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Unit of study_

AMME5520: Advanced Control and Optimisation

This unit introduces engineering design via optimisation, i. e. finding the "best possible" solution to a particular problem. For example, an autonomous vehicle must find the fastest route between two locations over a road network; a biomedical sensing device must compute the most accurate estimate of important physiological parameters from noise-corrupted measurements; a feedback control system must stabilise and control a multivariable dynamical system (such as an aircraft) in an optimal fashion. The student will learn how to formulate a design in terms of a "cost function", when it is possible to find the "best" design via minimization of this "cost", and how to do so. The course will introduce widely-used optimisation frameworks including linear and quadratic programming (LP and QP), dynamic programming (DP), path planning with Dijkstra's algorithm, A*, and probabilistic roadmaps (PRMs), state estimation via Kalman filters, and control via the linear quadratic regulator (LQR) and Model Predictive Control (MPC). There will be constant emphasis on connections to real-world engineering problems in control, robotics, aerospace, biomedical engineering, and manufacturing.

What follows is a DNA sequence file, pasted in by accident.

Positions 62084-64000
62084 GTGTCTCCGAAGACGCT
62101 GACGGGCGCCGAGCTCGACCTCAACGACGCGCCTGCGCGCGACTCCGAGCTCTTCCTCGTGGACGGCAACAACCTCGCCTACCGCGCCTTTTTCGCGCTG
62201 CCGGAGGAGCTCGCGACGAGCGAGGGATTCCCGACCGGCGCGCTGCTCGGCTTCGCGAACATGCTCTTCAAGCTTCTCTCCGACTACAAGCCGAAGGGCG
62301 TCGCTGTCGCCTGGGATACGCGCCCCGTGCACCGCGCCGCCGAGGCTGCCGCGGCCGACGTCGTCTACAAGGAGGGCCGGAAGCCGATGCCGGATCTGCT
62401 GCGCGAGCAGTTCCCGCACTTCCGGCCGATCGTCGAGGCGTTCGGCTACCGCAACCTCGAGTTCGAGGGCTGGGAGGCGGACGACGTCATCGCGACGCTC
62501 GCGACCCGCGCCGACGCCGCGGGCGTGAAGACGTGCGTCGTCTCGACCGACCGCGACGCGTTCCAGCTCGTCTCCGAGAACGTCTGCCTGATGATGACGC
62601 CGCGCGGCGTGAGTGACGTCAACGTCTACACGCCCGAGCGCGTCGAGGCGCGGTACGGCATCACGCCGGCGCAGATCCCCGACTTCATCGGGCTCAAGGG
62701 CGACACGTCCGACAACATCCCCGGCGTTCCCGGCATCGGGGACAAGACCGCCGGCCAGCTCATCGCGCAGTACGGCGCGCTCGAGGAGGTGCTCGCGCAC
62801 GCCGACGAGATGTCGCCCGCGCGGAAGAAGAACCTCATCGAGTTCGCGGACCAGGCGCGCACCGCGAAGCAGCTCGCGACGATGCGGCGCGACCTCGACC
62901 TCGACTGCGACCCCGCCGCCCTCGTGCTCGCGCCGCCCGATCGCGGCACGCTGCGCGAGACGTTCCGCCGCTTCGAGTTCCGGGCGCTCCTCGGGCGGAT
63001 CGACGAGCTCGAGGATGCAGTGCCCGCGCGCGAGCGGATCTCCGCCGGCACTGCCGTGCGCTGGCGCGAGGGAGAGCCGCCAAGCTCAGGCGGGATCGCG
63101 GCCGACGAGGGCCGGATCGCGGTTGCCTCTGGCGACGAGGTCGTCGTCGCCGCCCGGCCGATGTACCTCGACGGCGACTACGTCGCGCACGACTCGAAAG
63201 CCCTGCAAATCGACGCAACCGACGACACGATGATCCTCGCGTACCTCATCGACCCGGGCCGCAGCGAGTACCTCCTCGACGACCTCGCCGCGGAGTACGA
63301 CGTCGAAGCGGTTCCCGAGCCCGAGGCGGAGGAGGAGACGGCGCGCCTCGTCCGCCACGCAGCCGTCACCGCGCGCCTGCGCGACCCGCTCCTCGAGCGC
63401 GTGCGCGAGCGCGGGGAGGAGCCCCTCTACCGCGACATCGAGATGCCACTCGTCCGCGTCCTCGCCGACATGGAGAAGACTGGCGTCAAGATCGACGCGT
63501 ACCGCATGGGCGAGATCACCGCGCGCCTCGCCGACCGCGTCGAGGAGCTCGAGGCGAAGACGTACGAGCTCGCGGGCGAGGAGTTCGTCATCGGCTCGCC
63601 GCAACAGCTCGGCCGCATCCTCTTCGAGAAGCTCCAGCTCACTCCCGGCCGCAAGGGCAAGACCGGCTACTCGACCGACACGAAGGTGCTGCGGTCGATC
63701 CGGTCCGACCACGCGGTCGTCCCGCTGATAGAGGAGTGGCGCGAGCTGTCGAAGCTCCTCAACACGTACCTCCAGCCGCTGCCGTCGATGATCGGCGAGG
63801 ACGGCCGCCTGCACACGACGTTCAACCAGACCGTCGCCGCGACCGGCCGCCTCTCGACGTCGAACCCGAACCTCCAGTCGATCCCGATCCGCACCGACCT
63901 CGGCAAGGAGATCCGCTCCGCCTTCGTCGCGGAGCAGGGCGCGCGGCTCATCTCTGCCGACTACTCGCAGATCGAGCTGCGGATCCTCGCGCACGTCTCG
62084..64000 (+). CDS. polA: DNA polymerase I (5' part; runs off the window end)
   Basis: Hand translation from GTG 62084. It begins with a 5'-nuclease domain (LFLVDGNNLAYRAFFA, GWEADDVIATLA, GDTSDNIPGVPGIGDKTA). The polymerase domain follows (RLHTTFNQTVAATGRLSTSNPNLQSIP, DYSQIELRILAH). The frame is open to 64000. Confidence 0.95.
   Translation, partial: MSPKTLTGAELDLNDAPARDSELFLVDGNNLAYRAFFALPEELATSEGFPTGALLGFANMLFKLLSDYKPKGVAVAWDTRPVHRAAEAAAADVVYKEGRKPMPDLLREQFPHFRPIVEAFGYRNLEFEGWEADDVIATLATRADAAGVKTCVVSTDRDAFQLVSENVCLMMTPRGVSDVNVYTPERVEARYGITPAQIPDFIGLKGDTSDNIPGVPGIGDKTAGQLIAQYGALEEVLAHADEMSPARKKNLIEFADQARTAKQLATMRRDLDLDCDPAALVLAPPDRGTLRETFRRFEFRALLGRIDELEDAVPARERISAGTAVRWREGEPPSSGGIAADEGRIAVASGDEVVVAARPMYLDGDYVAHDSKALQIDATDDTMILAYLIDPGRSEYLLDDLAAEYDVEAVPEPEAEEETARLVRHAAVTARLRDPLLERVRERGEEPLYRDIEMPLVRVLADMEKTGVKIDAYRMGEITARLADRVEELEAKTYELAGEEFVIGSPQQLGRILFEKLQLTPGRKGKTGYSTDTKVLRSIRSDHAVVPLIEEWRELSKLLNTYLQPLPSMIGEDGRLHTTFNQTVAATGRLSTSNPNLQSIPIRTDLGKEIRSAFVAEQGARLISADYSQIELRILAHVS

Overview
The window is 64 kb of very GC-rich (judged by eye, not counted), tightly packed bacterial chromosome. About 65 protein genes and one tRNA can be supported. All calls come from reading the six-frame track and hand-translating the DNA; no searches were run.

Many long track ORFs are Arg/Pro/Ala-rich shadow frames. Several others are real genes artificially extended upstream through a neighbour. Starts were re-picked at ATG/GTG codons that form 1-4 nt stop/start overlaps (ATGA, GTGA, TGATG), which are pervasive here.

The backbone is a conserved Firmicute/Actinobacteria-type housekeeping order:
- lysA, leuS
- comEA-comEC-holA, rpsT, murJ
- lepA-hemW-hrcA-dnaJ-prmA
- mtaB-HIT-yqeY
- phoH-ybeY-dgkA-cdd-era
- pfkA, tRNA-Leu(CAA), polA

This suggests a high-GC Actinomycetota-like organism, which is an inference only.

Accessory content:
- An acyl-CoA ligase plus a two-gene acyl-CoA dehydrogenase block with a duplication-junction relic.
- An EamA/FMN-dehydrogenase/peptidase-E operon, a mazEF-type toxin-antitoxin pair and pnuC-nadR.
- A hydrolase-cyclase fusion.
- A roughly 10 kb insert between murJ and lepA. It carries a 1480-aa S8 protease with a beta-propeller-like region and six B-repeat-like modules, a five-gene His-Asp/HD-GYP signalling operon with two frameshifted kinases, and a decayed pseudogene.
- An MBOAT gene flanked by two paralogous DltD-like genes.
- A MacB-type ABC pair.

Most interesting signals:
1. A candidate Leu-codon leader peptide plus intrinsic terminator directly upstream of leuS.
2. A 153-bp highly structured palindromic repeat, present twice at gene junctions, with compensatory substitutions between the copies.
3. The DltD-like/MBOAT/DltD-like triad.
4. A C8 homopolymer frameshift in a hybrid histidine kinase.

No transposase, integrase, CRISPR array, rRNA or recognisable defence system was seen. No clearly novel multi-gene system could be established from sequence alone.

Code AMME5520
Academic unit Aerospace, Mechanical and Mechatronic
Credit points 6
AMME3500 or AMME9501 or AMME8501
Assumed knowledge:
Strong understanding of feedback control systems, specifically in the area of system modelling and control design in the frequency domain

At the completion of this unit, you should be able to:

  • LO1. Approach research papers in a professional and research-orientated manner, and conduct critical reviews of these papers
  • LO2. Implement simple path generation algorithms, controllers and decision metrics for an autonomous system in order to meet specific mission objectives
  • LO3. Understand a number of different path generation and control algorithms implemented in autonomous systems and how they are linked to optimality criteria, platform stability and vehicle constraints.
  • LO4. Understand how "cost functions" are used to define mission objectives in a mathematical form, so that autonomous systems can make decisions about their next action.